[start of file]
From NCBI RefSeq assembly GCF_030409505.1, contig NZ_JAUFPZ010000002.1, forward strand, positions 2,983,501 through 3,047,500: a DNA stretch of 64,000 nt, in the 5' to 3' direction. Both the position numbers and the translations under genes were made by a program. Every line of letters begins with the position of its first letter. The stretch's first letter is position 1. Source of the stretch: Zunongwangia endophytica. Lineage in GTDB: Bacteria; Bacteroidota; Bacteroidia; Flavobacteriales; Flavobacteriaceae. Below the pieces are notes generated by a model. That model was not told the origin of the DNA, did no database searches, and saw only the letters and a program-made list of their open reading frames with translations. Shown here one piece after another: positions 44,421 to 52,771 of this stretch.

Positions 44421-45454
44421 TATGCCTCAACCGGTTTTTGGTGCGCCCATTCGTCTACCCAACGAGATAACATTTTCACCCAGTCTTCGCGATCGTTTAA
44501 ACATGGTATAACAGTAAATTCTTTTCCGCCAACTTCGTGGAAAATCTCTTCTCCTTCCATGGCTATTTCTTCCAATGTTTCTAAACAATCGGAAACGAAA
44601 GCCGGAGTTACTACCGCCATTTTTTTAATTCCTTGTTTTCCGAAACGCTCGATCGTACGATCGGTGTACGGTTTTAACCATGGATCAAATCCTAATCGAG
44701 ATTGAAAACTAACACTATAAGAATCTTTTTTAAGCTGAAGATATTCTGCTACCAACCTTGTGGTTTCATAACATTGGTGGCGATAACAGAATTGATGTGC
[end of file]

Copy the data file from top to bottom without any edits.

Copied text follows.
From NCBI RefSeq assembly GCF_030409505.1, contig NZ_JAUFPZ010000002.1, forward strand, positions 2,983,501 through 3,047,500: a DNA stretch of 64,000 nt, in the 5' to 3' direction. Both the position numbers and the translations under genes were made by a program. Every line of letters begins with the position of its first letter. The stretch's first letter is position 1. Source of the stretch: Zunongwangia endophytica. Lineage in GTDB: Bacteria; Bacteroidota; Bacteroidia; Flavobacteriales; Flavobacteriaceae. Below the pieces are notes generated by a model. That model was not told the origin of the DNA, did no database searches, and saw only the letters and a program-made list of their open reading frames with translations. Shown here one piece after another: positions 44,421 to 52,771 of this stretch.

Positions 44421-45454
44421 TATGCCTCAACCGGTTTTTGGTGCGCCCATTCGTCTACCCAACGAGATAACATTTTCACCCAGTCTTCGCGATCGTTTAA
44501 ACATGGTATAACAGTAAATTCTTTTCCGCCAACTTCGTGGAAAATCTCTTCTCCTTCCATGGCTATTTCTTCCAATGTTTCTAAACAATCGGAAACGAAA
44601 GCCGGAGTTACTACCGCCATTTTTTTAATTCCTTGTTTTCCGAAACGCTCGATCGTACGATCGGTGTACGGTTTTAACCATGGATCAAATCCTAATCGAG
44701 ATTGAAAACTAACACTATAAGAATCTTTTTTAAGCTGAAGATATTCTGCTACCAACCTTGTGGTTTCATAACATTGGTGGCGATAACAGAATTGATGTGC